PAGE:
After 30 years as a chemical plant operating technician, Pierre Moss went back to school for an education degree. Now he goes back to school every day.
When Monsanto Chemical Co. closed its Nitro plant in 2004, Moss, like so many chemical workers in the Kanawha Valley, found himself unemployed. So he decided to pursue a lifelong dream to become a teacher.
As he explained to Daily Mail Education Reporter Shay Maunz, Moss re-enrolled at West Virginia State University to pursue a four-year degree in education, a follow up to the undergraduate degree in sociology he earned 30 years previously.
Now, after much time, expense and dedication, Moss is living his dream as a 2nd grade teacher at Mary C. Snow Elementary School on Charleston's West Side. "I've always wanted to be a teacher. I have great respect for teachers," he said.
Congratulations to Moss for achieving his dream. The 2nd-grade students in his classroom are benefiting from his choice.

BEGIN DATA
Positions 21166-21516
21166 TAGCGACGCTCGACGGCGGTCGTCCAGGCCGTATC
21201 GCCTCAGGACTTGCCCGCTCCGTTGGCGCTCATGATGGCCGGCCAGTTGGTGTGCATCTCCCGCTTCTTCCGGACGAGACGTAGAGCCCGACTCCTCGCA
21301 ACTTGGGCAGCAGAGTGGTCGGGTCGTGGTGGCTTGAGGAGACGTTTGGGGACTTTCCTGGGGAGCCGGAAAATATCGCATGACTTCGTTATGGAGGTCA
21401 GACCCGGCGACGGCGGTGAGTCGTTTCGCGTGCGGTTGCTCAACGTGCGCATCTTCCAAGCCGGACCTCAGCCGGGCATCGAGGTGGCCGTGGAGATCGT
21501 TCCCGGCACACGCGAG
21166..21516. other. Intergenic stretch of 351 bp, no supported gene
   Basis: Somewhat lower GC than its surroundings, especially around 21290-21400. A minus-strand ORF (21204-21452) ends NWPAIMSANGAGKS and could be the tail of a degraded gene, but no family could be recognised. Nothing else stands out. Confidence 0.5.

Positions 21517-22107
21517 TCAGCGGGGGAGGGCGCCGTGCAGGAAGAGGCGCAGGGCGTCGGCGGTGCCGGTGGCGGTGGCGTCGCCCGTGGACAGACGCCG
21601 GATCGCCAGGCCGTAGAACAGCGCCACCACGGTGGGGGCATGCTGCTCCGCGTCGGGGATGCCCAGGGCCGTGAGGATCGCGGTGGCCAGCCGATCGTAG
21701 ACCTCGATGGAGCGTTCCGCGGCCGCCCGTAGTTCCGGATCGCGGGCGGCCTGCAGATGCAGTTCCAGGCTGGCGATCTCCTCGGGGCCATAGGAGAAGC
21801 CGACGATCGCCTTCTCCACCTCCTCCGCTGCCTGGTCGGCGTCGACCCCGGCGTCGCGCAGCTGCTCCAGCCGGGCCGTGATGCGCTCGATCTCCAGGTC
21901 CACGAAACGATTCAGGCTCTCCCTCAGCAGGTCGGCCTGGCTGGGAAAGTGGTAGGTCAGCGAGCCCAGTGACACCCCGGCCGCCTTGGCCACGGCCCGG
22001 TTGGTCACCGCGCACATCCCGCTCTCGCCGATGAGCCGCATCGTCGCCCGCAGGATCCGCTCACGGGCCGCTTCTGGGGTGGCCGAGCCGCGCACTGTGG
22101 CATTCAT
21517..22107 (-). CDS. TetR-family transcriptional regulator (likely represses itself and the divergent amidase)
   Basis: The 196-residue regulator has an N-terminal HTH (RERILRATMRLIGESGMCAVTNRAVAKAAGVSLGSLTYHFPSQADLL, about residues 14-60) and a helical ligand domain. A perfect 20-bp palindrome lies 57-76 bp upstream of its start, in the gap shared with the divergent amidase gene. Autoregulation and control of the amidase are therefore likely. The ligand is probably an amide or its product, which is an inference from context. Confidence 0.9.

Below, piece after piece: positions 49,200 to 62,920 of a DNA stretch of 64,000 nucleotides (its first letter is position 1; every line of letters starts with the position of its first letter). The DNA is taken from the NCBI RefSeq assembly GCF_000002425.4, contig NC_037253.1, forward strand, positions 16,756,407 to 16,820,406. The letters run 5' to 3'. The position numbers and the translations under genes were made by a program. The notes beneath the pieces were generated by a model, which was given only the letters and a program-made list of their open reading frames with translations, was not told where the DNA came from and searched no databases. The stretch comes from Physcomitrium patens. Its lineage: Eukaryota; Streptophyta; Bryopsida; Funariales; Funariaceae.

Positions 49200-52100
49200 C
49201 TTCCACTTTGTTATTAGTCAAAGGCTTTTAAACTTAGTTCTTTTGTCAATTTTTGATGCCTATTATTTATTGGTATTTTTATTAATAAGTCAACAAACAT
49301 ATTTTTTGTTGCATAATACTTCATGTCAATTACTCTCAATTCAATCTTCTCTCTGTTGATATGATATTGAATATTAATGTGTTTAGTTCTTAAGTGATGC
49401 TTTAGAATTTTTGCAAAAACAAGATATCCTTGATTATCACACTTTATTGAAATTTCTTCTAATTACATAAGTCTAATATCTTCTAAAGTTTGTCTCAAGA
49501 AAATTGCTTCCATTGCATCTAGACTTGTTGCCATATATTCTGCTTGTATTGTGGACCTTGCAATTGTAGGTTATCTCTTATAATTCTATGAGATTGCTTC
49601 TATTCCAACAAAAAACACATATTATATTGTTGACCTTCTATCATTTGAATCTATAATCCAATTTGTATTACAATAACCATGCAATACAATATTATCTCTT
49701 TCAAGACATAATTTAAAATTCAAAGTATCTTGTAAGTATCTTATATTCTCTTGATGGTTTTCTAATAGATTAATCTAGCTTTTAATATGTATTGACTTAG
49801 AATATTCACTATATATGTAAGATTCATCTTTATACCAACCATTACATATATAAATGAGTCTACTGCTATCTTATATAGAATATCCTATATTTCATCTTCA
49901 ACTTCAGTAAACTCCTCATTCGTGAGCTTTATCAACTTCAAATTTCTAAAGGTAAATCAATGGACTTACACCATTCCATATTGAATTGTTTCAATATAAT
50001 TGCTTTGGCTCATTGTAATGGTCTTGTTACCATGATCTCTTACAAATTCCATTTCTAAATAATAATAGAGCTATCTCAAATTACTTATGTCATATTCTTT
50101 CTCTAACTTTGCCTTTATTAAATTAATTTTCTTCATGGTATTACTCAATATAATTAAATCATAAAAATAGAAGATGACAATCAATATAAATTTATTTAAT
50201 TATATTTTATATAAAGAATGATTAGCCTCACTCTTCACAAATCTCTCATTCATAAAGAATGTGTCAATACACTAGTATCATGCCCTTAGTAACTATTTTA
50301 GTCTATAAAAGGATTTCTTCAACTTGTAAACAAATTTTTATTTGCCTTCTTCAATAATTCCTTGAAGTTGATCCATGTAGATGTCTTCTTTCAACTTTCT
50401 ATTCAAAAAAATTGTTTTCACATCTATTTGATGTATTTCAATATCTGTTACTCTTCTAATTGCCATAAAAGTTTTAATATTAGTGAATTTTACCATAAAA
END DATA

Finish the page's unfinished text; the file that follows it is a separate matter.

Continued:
But transitioning to teaching from a previous career shouldn't be as difficult as it was for him.
There is no telling how many competent, qualified professionals like Moss are out there, having lived a full life, who remember the lessons they learned from their teachers and want to make a difference for today's children.
While West Virginia has made improvements — the Transition to Teachers and Troops to Teachers programs are good examples — the state received a grade of C- from the National Council on Teacher Quality for expanding the pool of teachers.
The council says West Virginia can do more. The report, dated 2012, says West Virginia's admission requirements for alternate routes to certification lack flexibility for nontraditional candidates, restrict alternate routes, and don't offer licenses that would allow content experts to teach part time.
With more than 600 classrooms without a certified teacher and two-thirds of the state's teachers approaching retirement age, West Virginia must streamline the path for qualified individuals to enter the teaching ranks, no matter what their initial career choices.